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Greed Breeds Corruption

Dr. M. D. Thomas Dr. M. D. Thomas
27 Mar 2023
In spite of the fact that the Constitution in its preamble promises social justice and equitable distribution of wealth to the people of India

The Supreme Court of India has come out with a landmark verdict in the following words: “Un-satiated greed for wealth has facilitated corruption to develop, like cancer, and the constitutional courts owe a duty to the people of the country to show zero tolerance to corruption and come down heavily against the perpetrators of the crime.” 

The ruling was given on March 3, 2023 by a bench of Justices S. Ravindra Bhat and Dipankar Datta, who set aside an order of the Chhattisgarh High Court, which had quashed the FIR registered against the former principal secretary of the state, Aman Singh, along with his wife, for allegedly amassing disproportionate assets.

In spite of the fact that the Constitution in its preamble promises social justice and equitable distribution of wealth to the people of India, it is yet a far-fetched dream, like a colourful balloon up in the air. The malaise of corruption pervades in all walks of life, including governance, as ‘a way of life’ and it is a serious hurdle on the way of achieving progress as well as social justice, regrettably so. 

The Bench further observed that ‘if the corrupt succeed in duping the law enforcers, their success would eat into the fear of getting caught. They would tend to lie around cocksure that rules and regulations are not for them, but for the humbler mortals.’ The investigations that follow have become more distressing than the scams themselves. ‘Tracking down corrupt public servants and punishing them appropriately is the mandate of the Prevention of Corruption Act,’ the court stated emphatically and dutifully.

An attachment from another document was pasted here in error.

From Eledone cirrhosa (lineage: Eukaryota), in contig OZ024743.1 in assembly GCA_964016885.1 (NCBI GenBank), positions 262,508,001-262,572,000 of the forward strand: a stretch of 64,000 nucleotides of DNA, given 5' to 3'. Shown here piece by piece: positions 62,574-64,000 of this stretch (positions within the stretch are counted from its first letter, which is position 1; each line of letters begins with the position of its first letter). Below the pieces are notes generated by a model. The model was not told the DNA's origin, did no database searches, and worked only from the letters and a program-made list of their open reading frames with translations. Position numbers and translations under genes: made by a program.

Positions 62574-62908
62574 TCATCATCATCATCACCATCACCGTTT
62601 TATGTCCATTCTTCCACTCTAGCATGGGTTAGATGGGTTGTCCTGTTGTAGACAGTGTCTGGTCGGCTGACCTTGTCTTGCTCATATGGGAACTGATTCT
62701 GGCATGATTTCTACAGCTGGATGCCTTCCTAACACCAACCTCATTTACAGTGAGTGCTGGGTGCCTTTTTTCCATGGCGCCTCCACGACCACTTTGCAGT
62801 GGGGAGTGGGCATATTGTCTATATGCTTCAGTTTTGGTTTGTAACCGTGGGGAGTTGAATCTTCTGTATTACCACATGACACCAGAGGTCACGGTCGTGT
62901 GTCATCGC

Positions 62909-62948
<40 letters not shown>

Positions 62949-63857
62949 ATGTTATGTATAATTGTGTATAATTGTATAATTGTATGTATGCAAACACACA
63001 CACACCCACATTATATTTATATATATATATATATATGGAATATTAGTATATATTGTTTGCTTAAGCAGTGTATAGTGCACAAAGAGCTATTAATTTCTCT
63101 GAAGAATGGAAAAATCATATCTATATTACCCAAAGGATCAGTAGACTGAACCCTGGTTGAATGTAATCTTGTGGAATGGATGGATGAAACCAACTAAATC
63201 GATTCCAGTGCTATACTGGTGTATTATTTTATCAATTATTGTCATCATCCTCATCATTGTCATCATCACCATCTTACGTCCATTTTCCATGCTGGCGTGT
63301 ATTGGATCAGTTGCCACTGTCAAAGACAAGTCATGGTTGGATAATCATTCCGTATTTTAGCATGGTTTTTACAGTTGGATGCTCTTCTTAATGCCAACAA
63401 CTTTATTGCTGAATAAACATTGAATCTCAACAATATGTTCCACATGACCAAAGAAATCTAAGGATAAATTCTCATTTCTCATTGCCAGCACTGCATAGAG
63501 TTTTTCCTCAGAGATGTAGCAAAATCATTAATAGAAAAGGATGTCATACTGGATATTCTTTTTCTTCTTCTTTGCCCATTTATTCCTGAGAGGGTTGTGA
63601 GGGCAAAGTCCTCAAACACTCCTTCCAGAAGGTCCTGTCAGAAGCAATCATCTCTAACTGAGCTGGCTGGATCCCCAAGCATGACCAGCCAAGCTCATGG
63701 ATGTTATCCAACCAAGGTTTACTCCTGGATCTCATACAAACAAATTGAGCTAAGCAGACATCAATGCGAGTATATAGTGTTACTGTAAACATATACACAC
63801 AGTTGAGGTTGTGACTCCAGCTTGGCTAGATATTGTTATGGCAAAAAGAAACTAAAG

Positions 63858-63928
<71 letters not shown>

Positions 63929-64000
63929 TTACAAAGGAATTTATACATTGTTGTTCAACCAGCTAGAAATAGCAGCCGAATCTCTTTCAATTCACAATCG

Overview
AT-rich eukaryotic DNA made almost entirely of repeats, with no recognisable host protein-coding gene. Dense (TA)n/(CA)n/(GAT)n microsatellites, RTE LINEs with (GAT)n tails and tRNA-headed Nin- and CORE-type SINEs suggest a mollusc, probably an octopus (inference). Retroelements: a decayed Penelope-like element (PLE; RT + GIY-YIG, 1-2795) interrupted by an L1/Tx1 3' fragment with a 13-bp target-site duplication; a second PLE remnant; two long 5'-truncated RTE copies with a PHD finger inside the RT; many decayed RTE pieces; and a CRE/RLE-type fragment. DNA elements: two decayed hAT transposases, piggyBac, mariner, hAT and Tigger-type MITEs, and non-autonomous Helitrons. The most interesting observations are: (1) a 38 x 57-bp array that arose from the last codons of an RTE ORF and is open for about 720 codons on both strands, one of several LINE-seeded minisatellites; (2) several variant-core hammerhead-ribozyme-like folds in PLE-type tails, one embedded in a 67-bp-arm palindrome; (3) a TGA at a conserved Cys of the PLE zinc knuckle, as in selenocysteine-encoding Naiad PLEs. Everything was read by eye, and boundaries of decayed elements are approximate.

It is a matter of shame for the country that a steady decline is in row in pursuing the lofty ideals of the Constitution, especially in public persons. The fact that the degradation of ethical values in day-to-day life is heavily and rapidly on the rise is a major anomaly as against the luxurious engagement of religious piety and devotions. The gravity of the contradiction multiplies when Hinduism characteristically considers ‘greed’ as a cardinal sin, ironically so. 

A considerable per cent of persons in responsible positions have been found bending so low in their behaviour, defying the high standards of behaviour demanded by the ethos and values of the Constitution. As a result, the sublime ideal of ‘public service’ is defiled by ‘private interests’, at the cost of the people and the country. The razor-sharp question of the supreme bench is highly pertinent ‘however, should this state of affairs be allowed to continue’? 

It is the duty of the Constitutional Courts to show zero tolerance to corruption and come down heavily against the perpetrators of the crime, while saving innocent public servants, who get entangled by men of dubious conduct, ulterior motives and vested interests. The apex court deserves to be complimented for affirming its duty of playing the role of the whistle-blower, that too, of the supreme order, in view of treating effectively the cancer of corruption.  

Greed is ‘an intense and selfish desire for something, wealth, power, food’, etc. ‘More than required’ is its essential character. It is inordinately selfish and has hardly any thought left for others. It is a sentiment that can never get satiated. ‘More the merrier’ is its principle. It is an uncontrollable drive and is pathological to its core. All the lofty ideals of the world are bound to collapse, when greed is at the helm of affairs. Obviously, greed is geared towards crossing all the courtesy limits of life.